As majority of Hindu temples, so does the Khajuraho temple complex fulfill certain prerequisites regarding the layout and overall location. Hindus love building temples in places where they would be surrounded by bodies of water, and on high grounds where, as they say “gods love to play”. Also, almst all temples face the sunrise, which has a symbolic meaning. Khajuraho is both surrounded by rivers and is on the majestic slopes of Khalinjar. Out of 22 preserved temples, 8 were dedicated to Vishnu, 6 to Shiva, 3 to Jain deities, 1 to Ganesha and 1 to Sun god. Three remaining temples and all other ruins don’t have enough markings so that their dedication to what deities they belong can be confirmed.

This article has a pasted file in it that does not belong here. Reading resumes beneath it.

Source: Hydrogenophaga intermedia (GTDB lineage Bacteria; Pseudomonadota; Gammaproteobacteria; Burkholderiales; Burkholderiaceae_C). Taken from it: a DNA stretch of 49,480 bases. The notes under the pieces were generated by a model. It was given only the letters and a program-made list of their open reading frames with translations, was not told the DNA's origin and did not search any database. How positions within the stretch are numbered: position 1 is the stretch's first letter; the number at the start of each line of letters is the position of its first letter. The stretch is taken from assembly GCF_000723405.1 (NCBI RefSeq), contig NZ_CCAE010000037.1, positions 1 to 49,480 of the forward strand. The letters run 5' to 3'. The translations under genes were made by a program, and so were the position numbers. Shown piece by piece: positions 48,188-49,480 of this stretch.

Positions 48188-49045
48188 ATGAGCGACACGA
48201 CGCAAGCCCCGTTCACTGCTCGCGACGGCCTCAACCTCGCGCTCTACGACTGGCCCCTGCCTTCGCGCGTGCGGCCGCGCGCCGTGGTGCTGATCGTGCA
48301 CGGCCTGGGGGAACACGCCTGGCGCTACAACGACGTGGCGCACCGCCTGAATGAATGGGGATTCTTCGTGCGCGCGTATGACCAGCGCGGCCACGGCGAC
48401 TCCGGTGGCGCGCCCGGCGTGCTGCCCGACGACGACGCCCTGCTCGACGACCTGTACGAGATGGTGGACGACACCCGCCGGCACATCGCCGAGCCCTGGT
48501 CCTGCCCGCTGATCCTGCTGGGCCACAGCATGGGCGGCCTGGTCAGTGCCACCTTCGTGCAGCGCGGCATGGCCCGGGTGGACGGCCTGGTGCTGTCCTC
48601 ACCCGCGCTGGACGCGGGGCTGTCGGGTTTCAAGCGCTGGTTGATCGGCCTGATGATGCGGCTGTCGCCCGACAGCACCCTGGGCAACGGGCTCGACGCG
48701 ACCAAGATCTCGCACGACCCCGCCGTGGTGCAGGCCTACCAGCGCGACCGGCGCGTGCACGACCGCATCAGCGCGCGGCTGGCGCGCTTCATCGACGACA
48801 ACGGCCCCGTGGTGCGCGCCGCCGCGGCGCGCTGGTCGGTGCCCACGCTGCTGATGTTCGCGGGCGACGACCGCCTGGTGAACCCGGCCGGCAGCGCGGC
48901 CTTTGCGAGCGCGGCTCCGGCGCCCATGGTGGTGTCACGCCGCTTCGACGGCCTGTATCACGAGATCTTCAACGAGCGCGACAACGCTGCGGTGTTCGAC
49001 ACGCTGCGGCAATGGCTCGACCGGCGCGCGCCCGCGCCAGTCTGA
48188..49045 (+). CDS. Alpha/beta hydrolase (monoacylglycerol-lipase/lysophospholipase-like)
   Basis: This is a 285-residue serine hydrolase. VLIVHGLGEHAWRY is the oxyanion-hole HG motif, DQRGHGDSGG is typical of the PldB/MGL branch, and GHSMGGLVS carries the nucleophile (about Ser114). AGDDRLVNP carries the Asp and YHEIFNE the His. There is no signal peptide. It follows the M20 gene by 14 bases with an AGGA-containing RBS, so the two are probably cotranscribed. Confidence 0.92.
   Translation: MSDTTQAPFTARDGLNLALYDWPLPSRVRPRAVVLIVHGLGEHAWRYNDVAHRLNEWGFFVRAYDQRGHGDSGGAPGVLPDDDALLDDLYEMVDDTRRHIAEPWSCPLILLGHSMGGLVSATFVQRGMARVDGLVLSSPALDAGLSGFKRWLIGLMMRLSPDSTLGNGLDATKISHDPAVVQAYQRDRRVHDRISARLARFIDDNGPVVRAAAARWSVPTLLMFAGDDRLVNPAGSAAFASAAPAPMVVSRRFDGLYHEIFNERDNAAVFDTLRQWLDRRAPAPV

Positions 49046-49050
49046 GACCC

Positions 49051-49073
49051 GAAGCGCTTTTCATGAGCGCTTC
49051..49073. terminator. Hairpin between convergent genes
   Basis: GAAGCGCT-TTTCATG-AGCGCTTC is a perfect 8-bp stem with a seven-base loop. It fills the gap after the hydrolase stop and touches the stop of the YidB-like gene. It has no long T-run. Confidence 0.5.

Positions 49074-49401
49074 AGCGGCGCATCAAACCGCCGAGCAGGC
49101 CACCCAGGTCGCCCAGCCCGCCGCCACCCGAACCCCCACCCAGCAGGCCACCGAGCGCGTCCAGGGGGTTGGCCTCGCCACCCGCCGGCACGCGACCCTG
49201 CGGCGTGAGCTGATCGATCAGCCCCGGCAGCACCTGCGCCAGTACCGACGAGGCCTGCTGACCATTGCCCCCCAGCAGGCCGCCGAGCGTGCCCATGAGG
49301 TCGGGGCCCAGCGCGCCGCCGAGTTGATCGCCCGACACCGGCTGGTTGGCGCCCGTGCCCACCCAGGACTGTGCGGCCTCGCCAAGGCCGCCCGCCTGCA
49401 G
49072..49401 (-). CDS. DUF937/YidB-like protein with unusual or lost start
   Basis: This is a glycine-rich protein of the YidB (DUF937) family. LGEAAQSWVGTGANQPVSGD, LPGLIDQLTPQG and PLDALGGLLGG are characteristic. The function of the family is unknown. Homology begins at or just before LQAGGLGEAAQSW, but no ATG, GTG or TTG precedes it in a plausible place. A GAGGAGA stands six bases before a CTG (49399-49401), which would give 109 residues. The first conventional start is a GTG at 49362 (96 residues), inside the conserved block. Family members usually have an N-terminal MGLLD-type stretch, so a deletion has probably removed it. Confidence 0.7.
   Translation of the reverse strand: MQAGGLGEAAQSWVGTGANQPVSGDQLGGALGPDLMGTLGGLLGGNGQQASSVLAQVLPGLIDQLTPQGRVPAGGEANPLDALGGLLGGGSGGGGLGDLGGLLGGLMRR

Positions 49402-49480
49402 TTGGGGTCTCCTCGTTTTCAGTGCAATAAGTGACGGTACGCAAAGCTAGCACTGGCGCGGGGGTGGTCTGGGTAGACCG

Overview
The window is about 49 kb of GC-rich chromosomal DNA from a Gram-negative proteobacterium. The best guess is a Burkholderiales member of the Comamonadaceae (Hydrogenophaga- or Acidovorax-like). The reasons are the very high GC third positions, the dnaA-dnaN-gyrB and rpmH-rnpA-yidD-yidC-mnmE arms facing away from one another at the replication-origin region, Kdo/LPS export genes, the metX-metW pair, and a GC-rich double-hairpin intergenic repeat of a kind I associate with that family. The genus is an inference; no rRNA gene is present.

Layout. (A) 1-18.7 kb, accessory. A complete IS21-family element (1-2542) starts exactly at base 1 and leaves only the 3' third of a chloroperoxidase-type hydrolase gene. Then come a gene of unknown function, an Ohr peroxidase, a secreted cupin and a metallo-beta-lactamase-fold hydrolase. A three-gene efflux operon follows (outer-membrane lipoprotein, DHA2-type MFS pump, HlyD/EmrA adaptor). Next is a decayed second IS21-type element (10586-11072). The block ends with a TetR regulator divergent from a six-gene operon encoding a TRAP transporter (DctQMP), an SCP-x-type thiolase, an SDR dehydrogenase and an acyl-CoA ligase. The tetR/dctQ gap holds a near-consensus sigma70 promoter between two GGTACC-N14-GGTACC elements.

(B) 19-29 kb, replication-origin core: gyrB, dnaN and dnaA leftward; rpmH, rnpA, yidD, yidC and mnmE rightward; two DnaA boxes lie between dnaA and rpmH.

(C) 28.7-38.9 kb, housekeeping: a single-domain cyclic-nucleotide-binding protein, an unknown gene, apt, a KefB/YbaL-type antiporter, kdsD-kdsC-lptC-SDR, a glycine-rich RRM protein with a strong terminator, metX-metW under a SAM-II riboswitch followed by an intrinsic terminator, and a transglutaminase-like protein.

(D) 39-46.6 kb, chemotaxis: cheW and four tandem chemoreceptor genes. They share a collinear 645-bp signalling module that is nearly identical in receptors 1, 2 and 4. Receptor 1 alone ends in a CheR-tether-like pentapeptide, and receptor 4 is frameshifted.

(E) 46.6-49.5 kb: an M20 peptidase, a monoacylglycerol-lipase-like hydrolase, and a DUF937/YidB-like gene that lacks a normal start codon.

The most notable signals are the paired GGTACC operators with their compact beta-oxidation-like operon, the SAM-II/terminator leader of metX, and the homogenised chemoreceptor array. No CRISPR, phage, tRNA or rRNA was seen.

As far as the very buildings go, even the architecture embellishes the core Hindu values. Those are reflected through special patterns and part arrangement. The placement of diverse sculptures isn’t random at all – they together form words and stories.
All the rooms inside the temple are connected to one another. Each temple is comprised of the main entrance, a vestibule and a sanctum. Some larger temples now have windows placed all over, so that they can seem more spacious and have more light.
The Khajuraho Temple complex is comprised of three groups of temples – eastern, western and southern.
The Eastern Temples of Khajuraho
Brahma temple is one of the oldest in Khajuraho complex, and it’s made of sandstone and granite in its entirety. Brahma is dedicated to Vishnu deity. Ghantai and Adinath are temples dedicated to Jain gods. Other temples in the eastern complex are Javari, Vamana, Hanuman, and Parsvanath.
The Western Temples of Khajuraho